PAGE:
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Attacking the messenger not good for democracy

The editor of New Vision’s weekend papers was this week summoned by the Criminal Investigations Directorate (CID) of the police and interrogated in relation to a news story published in the Saturday edition.

The paper reported that the Inspector General of Police, Gen Kale Kayihura, had had his security beefed up in the aftermath of the Chieftaincy of Military Intelligence arresting senior police officers.

Thus, the editor’s crime is publishing a news story “with intent to disturb or attempt to disturb the peace, quiet or right or privacy of the inspector general of police.”

A threat to press freedom as this development is, it is not isolated. A few weeks ago, it was Daily Monitor and Red Pepper editors who were summoned by the police over news stories related to the age limit amendment debate.

In addition, Stanley Ndawula, a journalist who runs an online newspaper, was this week arrested over news stories about criminality in the Uganda Police Force, and was still in detention as we went to press.

The rationale of these actions is clearly to intimidate and silence journalists who dare touch subjects that powerful people find uncomfortable.

However, while they claim to work within the confines of the law, they are oblivious of the Constitution, the supreme law, which guarantees freedom of press in Article 29(1).

It states that “every person shall have the right to freedom of speech and expression, which shall include freedom of the press and other media.”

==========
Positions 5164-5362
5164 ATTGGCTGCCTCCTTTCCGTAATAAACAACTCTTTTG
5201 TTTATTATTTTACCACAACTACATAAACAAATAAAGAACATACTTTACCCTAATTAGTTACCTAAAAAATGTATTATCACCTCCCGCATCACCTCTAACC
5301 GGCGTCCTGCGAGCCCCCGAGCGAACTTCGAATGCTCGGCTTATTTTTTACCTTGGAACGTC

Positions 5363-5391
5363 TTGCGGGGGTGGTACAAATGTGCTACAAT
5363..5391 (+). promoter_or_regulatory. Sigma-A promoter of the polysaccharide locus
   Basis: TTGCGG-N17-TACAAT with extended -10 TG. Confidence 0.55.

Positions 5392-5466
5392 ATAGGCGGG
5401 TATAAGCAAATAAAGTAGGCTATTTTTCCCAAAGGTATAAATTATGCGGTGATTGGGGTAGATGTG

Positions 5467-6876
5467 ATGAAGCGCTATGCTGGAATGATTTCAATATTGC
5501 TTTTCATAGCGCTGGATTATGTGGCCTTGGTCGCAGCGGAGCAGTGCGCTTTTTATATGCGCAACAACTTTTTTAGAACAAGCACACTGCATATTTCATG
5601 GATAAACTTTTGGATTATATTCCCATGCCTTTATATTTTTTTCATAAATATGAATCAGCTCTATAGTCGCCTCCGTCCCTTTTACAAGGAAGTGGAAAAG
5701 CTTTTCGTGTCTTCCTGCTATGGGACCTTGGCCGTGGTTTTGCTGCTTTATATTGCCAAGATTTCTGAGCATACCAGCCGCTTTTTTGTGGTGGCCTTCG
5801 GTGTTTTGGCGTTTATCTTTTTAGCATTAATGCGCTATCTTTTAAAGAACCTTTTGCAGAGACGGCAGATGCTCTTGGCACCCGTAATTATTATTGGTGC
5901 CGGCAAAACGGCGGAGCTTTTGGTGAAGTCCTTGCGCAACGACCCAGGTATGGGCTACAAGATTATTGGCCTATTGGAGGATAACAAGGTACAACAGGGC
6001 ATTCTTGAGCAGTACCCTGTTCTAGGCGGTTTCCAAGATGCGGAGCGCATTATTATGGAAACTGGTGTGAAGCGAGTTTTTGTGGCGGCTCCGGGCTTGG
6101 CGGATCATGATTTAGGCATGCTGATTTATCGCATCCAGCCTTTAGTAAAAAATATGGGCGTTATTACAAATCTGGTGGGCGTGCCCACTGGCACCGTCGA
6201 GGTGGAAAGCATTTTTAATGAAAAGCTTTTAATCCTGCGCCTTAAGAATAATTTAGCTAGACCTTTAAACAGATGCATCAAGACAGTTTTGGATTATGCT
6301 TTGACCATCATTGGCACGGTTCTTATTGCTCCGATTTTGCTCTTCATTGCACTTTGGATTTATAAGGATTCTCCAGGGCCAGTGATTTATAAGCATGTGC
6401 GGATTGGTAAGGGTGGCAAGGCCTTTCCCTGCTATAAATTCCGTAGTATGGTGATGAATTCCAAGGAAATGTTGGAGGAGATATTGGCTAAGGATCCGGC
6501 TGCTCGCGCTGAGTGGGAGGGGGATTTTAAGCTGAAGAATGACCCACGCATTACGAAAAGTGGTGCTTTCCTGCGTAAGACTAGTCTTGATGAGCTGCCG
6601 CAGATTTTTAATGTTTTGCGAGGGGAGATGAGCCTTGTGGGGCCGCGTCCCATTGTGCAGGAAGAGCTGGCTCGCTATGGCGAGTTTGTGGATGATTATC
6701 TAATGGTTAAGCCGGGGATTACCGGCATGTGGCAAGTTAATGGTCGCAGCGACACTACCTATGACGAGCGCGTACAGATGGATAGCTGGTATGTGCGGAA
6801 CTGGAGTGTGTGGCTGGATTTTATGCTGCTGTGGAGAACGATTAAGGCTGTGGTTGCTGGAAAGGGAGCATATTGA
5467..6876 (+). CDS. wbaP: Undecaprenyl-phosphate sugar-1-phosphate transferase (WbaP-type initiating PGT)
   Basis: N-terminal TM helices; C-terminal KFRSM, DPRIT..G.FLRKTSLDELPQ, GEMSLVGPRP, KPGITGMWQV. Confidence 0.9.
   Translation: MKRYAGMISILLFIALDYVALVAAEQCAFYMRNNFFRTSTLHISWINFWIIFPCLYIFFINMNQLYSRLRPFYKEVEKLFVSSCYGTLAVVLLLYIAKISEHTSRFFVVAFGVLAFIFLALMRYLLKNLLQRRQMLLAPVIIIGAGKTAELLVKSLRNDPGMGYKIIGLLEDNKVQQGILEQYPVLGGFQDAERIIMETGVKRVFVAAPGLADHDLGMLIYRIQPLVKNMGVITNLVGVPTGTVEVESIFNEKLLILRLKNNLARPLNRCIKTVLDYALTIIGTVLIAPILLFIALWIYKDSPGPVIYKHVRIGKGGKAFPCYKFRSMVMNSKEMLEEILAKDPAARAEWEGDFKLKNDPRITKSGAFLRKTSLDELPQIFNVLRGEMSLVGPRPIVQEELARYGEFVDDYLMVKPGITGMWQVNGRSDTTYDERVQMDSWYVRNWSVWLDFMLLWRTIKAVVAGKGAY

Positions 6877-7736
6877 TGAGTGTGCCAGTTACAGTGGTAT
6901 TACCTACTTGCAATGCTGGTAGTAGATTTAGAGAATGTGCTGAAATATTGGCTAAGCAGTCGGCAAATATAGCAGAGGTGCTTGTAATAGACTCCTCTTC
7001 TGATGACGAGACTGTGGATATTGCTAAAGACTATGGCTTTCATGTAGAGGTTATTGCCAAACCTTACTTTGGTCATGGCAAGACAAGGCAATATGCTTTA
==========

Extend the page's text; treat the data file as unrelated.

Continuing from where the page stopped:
In inserting that clause, the makers of the Constitution were well aware of the positive role that free media can play in promoting democratisation and good governance.

The media are messengers of the public with a cardinal duty to hold public office-bearers accountable for their actions and failures.

This noble principle must not be torpedoed by short-term personal or political interests that appear to be driving the current media clampdown.

Like the police, other institutions and individuals, journalists are not infallible, but it’s wrong to seek to criminalise anything those in power don’t agree with in the media.

Why not use the same media to address whatever the aggrieved officials dispute rather than resort to strong-arm tactics?

Comments

0 #1 Didaz 2017-11-03 21:27
Mr Editor the media does not have to be invited to perform the duty do they?

I think its only in special circumstances the media requires permission to report on what they are hearing or seeing.

This means they are not sent by the public. If the public likes what the media is reporting its well and good.

The media doesnt need reminding that your reporting is useful but can also get you "shot."
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